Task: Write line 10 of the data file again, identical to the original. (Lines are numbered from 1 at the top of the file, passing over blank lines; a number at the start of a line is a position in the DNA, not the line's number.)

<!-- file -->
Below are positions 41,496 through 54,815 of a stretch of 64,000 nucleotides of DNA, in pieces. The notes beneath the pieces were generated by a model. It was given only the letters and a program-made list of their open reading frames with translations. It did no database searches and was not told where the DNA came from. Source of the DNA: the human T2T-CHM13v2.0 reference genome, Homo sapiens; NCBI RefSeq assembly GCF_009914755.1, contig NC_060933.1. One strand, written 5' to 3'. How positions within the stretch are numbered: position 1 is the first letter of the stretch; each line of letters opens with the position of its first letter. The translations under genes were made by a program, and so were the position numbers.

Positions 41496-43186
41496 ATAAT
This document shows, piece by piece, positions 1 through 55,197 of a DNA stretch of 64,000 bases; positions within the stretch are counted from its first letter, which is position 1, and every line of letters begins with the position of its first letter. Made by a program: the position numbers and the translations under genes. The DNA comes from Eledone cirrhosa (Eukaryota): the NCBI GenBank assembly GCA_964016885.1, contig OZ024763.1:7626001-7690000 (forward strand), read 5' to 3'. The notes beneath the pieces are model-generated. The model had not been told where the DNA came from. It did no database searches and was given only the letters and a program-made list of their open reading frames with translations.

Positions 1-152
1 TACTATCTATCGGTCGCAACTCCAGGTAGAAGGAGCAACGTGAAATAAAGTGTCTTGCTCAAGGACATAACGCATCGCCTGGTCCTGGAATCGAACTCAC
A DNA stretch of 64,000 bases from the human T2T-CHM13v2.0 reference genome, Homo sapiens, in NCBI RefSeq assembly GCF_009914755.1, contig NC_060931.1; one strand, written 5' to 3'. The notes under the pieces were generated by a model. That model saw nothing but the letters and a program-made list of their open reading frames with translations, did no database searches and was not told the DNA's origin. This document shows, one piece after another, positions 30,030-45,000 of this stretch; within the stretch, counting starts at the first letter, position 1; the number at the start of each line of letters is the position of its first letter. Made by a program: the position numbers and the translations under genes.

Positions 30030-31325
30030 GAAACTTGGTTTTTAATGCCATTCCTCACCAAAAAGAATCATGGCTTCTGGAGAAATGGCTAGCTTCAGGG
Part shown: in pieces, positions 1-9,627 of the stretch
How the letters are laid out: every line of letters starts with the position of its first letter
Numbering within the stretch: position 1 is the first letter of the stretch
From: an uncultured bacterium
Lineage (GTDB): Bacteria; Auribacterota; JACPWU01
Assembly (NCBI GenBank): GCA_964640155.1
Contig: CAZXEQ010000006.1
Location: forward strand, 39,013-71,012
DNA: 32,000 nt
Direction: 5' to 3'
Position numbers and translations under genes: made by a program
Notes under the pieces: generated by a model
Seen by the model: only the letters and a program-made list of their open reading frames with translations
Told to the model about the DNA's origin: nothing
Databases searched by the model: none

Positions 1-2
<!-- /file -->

Part shown: in pieces, positions 1-9,627 of the stretch